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‘Option Overload’ stopping nearly half of mobile shoppers from buying – despite constant research

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Way to go: mobile is making choice for digital shoppers increasingly difficult
Way to go: mobile is making choice for digital shoppers increasingly difficult

Already the catalyst for digitally connected lifestyles, smartphones are inciting a new state of always-on commerce – but overwhelming choice is preventing as many as 46% of shoppers actually buying anything.

 

While one in four digital consumers research products on their smartphones daily and nearly half (47%) research multiple times per week, constant access to shopping channels is contributing to nearly half (46%) of consumers citing “too many options” as a reason for not completing a purchase.

 

As part of its third consecutive “Reimagining Commerce” research report, Episerver surveyed more than 4,500 online shoppers in eight countries and discovered that a third of global digital shoppers (35%) look at an item three or more times before making a purchase, and 87% compare what they find on a brand or retailer’s site to Amazon.

 

“Knowing only a small fraction of customers do not use Amazon to compare products can certainly be a cloud over a retail operation seeking engagement and conversions on their digital properties,” explains Ed Kennedy, Senior Director of Commerce at Episerver. “However, knowing consumers’ mindsets that casual swiping can turn into committed shopping, retailers can drive interest and, ultimately, sales by lessening the burden of choice and doubling down on experience-driven commerce. Product education, personalized content and site search, purchasing ease, promotions on multiple channels, peer reviews and performance of the site itself can all make a difference.”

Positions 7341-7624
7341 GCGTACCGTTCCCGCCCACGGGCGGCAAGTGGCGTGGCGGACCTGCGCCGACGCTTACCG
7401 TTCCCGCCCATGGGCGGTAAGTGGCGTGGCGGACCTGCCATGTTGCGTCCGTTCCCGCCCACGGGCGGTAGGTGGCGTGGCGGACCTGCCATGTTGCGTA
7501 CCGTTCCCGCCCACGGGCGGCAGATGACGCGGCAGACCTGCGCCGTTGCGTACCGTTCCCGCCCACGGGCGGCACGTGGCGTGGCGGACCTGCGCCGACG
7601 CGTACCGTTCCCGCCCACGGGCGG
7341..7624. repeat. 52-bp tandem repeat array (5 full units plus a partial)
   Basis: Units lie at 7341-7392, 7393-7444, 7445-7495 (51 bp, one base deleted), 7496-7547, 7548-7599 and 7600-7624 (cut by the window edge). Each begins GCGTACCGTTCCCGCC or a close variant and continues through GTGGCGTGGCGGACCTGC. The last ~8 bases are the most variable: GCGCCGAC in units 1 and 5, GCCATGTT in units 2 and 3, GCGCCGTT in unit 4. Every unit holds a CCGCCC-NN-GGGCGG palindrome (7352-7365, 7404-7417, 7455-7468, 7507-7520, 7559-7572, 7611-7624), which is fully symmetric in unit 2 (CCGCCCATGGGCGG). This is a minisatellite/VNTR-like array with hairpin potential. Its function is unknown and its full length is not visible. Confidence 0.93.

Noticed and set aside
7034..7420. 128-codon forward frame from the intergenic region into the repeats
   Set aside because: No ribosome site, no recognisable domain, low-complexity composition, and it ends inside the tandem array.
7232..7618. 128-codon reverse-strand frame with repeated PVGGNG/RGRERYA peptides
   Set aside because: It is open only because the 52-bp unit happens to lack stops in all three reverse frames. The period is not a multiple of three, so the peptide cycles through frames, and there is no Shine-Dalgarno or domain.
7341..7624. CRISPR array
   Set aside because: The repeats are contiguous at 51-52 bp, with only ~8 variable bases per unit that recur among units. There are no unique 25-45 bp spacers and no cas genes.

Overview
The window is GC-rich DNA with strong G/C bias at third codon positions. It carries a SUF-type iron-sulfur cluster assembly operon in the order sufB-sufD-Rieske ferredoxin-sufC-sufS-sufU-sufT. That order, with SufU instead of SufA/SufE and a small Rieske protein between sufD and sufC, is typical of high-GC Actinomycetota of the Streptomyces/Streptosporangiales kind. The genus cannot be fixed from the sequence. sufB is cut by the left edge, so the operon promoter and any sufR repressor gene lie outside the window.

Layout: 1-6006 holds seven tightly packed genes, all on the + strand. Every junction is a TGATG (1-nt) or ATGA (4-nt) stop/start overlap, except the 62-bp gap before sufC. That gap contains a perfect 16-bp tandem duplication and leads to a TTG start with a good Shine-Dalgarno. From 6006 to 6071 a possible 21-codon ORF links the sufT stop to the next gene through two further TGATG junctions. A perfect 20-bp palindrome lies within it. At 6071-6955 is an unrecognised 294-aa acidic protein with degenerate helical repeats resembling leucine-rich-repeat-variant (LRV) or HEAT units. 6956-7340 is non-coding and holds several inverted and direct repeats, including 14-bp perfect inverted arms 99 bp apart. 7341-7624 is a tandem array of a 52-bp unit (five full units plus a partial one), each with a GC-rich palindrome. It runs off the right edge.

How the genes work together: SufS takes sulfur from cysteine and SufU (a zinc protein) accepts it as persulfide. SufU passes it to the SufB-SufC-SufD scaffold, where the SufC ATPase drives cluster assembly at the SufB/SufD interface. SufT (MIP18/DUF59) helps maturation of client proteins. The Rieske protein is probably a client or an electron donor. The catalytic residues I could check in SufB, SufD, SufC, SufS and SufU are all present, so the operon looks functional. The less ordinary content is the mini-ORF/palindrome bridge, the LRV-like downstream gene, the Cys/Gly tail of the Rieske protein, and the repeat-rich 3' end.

While the data suggests consumers are in a hyper-active state of browsing, 46% of the most serious buyers – those with a product in mind – head to a marketplace (Amazon included) to purchase. As for online shoppers without a product in mind, only 39% of them say they start at a marketplace – providing some respite from Amazon, eBay and the like.

 

This fallible consideration stage remains the most opportune for retailers as consumers state only one in five of their purchases are planned, meaning they may be open to marketing messaging (both organic and paid) should a retailer follow through with accurate content and address digital shoppers’ top expectations: free shipping (67%), shipping tracking (61%) and information about returns (52%).

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